Loitering munitions are now central to the United States (US) and the Russian militaries for their respective theaters in the western Pacific and eastern Europe, according to its military leaders.
Private Military Company (PMC) Wagner chief Yevgeny Prigozhin and US Marine Corps Commandant General David Berger have found a common solution in kamikaze Unmanned Aerial Vehicles (UAV) to overcome the particular techno-military challenges they face.
Prigozhin was quoted in a few Russia-friendly Telegram groups, which paraphrased him as saying that it was essential to mass produce “shock drones” for more “effective counter-battery combat” against Ukrainian artillery.
While Prigozhin’s statement could not be independently verified, parallel developments in Russia where the government has pushed a massive effort to become a drone power – formal industrial and technology policies, dozens of seminars, industry-academia meets, and setting up specialized manufacturing zones – lends credence to the claim.
Berger meanwhile wants to overcome China’s massive numerical and logistical superiority in the western Pacific by using “attack drones” from US Navy warships to hit Chinese naval vessels in a Taiwan crisis.
The UAVs, he said, could be used in conjunction with anti-ship missiles (AShM), suggesting a decoying tactic to engage and distract enemy air defenses and sensors.
US & Russia Need Kamikaze Drones Against China & Ukraine
Speaking at the Marine Barracks in Washington DC., Berger said the USMC would consider expanding the use of loitering munitions in the Indo-Pacific. The drones have less explosive force and speed but are easy to deploy and do not need elaborate logistics for transport and storage.
This is expensive, time-consuming, and risky since adversaries could always target logistic supply lines to degrade one’s long-term fighting potential.
This precise scenario is playing out in Ukraine, where Russia’s long-range gun and rocket artillery briefly lost its advantage when Ukraine targeted the supply lines that fed the weapons in November. This forced Russia to withdraw to the west side of the Dnieper River in Kherson in November last year.
Against China’s long-range anti-access/area-denial missiles that US military leaders admit threaten the US military, its away disadvantage is another drawback. US Marine Corps Assistant Commandant General Eric Smith admitted this last year in an online interview with the Stimson Center.
While the US has conceived a ‘swarm of swarm’ concept where groups of drones control several other drones and hypersonic and ballistic missiles as a part of its counter-A2/AD plan, both have their drawbacks.
Autonomous drone swarm control technology is yet to mature, while hypersonic missiles are prohibitively expensive, with a poor cost-benefit ratio.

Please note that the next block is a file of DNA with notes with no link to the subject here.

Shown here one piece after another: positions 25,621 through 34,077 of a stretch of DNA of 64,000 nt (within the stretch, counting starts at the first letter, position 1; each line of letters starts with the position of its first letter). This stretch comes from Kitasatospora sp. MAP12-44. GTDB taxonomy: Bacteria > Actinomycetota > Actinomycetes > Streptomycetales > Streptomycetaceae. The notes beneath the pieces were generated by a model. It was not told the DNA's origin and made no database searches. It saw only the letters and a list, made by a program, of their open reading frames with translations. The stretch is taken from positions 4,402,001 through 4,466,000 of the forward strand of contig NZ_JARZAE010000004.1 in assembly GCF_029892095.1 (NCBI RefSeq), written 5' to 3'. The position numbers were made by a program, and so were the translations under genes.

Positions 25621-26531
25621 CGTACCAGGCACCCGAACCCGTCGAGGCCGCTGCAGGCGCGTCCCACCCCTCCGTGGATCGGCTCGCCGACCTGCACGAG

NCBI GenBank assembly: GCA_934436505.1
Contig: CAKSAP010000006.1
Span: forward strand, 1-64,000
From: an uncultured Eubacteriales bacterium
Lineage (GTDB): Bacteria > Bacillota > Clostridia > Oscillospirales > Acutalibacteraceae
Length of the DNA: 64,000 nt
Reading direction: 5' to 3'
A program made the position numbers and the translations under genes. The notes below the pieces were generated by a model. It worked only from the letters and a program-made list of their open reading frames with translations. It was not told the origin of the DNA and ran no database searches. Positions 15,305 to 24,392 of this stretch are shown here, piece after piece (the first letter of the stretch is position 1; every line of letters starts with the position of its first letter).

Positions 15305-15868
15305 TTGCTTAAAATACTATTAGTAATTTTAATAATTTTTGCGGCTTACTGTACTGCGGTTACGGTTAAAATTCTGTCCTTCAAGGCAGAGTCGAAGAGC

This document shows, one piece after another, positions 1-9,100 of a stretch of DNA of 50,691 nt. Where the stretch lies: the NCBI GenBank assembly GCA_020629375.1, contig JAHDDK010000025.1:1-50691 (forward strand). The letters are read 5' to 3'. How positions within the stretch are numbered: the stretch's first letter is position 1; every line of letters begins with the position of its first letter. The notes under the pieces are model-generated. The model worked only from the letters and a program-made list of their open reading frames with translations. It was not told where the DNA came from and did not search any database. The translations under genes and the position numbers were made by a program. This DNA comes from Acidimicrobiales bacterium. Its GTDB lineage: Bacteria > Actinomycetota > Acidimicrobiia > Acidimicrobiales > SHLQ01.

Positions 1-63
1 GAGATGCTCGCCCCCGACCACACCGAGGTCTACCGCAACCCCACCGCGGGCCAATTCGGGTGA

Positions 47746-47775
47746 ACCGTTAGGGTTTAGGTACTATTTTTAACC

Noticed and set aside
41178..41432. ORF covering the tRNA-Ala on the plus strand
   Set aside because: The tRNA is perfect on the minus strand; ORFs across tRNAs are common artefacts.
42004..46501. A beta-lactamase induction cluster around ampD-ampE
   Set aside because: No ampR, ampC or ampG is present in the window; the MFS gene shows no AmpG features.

“I think, in the coming years, both the US and the (Japanese) Self-Defense Forces will look for how to use that capability in ways that we haven’t used it so far,” Berger said. In a cross-strait crisis, the Chinese military could cut off Taiwan’s access to eastern sea routes, or Chinese forces could attempt to enter the Pacific by crossing the ‘first island chain’ of Okinawa, Taiwan, and the Philippines.
“Attack drones, in combination with anti-ship missiles, are expected to be effective in putting a stop to China’s naval mission in such scenarios,” the Nikkei Asia report added.
Loitering Munitions Are Less Destructive, Yet Effective
In Ukraine, kamikaze drones like the Russian Lancet-3 have seen dramatic fame after dozens of videos showed them striking Ukrainian bunkers, artillery, tanks, heavy vehicles, radars, surface-to-air missiles (SAM), and missile boats.
Russia rapidly increased its use after the Kherson withdrawal, minimizing the use of vulnerable supply lines. However, the same problem afflicts kamikaze drones in Ukraine as it would on the high seas against China – poor destructive capability.
A loitering munition cannot sink a warship but can only disable it. In Ukraine, too, several videos show Ukrainian self-propelled artillery and tanks being largely intact despite being hit by Lancets. But the “success largely depends on the accuracy of the hit.
On one of the frames, the Lancet enters the area of the ammunition storage compartment, which leads to the withdrawal of the howitzer from action,” said a post by the defense analysis website, Rybar on its Telegram channel.
But for towed artillery and multiple-launch rocket systems, kamikaze drones can permanently disable and possibly destroy them since they are exposed without armor protection. Russian defense bloggers have called for “further arming units with similar kamikaze drones and their modernization to conduct counter-battery combat more effectively.”
Artillery Shells Will Be Used Rapidly
Their warning about the high artillery shell usage rate is something both Ukraine and NATO countries have been experiencing since last year.
Ukraine has been burning through thousands of shells daily, causing a massive ammunition shortage among European and US militaries since they have had to supply Kyiv from their stockpiles.
The US has been running critically low stocks of 155mm rounds since August 2022. Its defense industry can manufacture only 11,000 rounds a month, which Ukraine sometimes fires in just over a few days.
There is no reason why such a situation might not afflict Russia too. “There will be a shortage of shells until we mass-produce shock drones.
They will be able to take out the artillery and air defense of the enemy. After that, the need for shells will drop significantly,” said a comment on another Telegram group.
The kind of industrial wherewithal where weapons could be endlessly manufactured daily for tens of thousands of soldiers was during World War 2, under the Stalinist industrial model. It is difficult to see how the peacetime Russian industry can meet the demand.
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